Delete a file

On the next screen, use the up and down arrows to highlight the drive. Then use the left and right arrow keys to select Undelete and press Enter. As soon as this happens, TestDisk will begin reading the deleted files.

Delete deleted files

When you have finished scanning, TestDisk displays a list of deleted files to recover. Select the file you want to recover with the arrow keys and press c on the keyboard.

You can then use the arrow keys to select exactly where to save the recovered file. You now need to know the input and selection process.

The default setting is to recover deleted files in the home folder, which is usually the best choice because navigation within the command-line utility can be cumbersome. It will be much easier for most users to later navigate to the home folder using the file manager and place the file wherever they want.

As shown in the image above, the selected file has been restored to the selected location. After the first file is recovered, TestDisk returns it to the file selection screen. Here you can choose the file you want to recover and press “ c” again to recover the deleted files you want to restore.

When done, you can close the terminal window. If you press q to exit or Exit TestDsik, you will not end the program. It simply works as a step backwards. This can be useful if you find yourself somewhere in the command line utility where you don’t want to be.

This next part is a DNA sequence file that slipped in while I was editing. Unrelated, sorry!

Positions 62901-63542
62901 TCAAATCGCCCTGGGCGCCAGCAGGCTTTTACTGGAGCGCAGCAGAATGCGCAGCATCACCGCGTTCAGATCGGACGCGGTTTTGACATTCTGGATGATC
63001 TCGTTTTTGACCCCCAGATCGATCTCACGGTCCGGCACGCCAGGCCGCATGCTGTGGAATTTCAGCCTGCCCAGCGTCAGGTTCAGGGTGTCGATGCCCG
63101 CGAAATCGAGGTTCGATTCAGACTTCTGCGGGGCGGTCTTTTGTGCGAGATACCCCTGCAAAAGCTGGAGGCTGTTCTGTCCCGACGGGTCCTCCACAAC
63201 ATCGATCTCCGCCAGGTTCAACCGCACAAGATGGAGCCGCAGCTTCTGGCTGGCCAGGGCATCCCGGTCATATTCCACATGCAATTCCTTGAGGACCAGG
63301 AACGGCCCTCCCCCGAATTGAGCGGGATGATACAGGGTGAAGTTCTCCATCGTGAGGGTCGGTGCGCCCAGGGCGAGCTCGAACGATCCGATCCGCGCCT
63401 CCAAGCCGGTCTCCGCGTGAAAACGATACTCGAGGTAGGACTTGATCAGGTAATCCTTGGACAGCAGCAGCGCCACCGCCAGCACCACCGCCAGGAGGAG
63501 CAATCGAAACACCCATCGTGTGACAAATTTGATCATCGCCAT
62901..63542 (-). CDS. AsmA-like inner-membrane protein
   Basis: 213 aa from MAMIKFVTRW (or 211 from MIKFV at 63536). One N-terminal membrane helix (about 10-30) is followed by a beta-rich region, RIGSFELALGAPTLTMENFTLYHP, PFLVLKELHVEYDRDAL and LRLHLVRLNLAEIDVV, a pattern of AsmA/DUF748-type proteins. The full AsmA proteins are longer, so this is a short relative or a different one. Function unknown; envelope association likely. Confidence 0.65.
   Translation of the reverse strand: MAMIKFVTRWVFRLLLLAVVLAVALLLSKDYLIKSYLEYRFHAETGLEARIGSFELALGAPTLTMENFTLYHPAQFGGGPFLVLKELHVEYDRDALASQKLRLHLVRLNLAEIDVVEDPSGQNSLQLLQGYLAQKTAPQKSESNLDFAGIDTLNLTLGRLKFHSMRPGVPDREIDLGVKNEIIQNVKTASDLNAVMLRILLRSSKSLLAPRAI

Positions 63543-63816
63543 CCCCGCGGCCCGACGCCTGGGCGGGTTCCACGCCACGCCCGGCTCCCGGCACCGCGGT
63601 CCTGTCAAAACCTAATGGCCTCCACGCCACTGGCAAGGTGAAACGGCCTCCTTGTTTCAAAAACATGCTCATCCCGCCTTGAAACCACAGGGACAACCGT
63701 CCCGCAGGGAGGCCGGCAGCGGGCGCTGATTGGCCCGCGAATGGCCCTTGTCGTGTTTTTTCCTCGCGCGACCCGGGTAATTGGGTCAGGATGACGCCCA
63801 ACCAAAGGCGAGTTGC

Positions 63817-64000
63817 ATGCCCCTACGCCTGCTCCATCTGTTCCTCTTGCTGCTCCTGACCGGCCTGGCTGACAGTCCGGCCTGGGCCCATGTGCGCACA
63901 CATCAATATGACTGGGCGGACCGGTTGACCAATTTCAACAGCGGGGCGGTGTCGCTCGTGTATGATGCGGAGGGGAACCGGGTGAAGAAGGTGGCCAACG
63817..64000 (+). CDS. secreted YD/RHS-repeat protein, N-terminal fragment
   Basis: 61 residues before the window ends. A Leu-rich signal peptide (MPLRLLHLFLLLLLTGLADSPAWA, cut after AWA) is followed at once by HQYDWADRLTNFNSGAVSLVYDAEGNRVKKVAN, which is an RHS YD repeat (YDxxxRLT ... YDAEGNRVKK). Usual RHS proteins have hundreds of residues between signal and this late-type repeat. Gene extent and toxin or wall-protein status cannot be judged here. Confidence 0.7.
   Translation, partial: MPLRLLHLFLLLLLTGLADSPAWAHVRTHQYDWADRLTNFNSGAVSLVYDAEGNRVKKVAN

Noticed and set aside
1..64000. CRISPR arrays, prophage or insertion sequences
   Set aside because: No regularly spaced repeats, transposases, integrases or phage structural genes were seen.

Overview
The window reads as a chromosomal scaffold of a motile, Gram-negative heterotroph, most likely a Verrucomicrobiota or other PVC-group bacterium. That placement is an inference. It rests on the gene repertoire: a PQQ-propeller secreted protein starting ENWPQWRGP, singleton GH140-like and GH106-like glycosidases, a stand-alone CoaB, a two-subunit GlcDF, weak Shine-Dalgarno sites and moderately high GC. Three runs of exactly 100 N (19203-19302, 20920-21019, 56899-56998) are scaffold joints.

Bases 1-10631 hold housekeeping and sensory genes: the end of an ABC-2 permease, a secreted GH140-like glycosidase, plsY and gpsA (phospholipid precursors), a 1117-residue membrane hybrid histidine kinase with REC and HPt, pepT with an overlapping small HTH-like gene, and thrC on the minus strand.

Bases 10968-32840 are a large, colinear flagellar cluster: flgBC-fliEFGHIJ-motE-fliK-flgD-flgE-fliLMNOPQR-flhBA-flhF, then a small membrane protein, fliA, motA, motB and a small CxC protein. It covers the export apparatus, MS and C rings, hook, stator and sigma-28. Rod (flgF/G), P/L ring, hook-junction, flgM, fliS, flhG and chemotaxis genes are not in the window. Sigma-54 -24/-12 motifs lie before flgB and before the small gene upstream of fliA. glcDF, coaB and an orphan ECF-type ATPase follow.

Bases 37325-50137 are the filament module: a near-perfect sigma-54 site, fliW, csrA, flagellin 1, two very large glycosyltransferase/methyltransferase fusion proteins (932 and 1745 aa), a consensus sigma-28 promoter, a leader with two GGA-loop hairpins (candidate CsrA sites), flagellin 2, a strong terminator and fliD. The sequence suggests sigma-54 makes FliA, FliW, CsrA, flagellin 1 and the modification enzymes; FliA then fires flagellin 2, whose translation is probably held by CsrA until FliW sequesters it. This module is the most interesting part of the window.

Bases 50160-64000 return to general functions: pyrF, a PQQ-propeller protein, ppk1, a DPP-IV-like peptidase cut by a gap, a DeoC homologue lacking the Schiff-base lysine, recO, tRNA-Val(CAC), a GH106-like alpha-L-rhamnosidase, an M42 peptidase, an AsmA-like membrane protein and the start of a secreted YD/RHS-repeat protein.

Alternative solutions for recovering deleted files under Linux

For those who don’t want to depend on this free tool, there are many other Linux tools for reading and recovering a deleted file.


Foremost can be installed on any Debian-based Linux distribution, such as Ubuntu and its derivatives, such as Linux Mint. The command to install is listed below.

 mostly Sudo apt-get is installed 

After installing Foremost, create a folder where you want to restore deleted files.

 mkdir / root / restored

Now run the most critical command and restore the deleted file. In this example, we will fix all deleted JPG files. This is primarily possible with the following step in a single step.

 mainly -i / dev / sda3 -t jpg -o / root / restored / 

The above command finds the deleted jpg files on the / dev / sda3 partition and restores them to the created folder. Similarly, you can restore other types of files. For the full list, see the Linux page.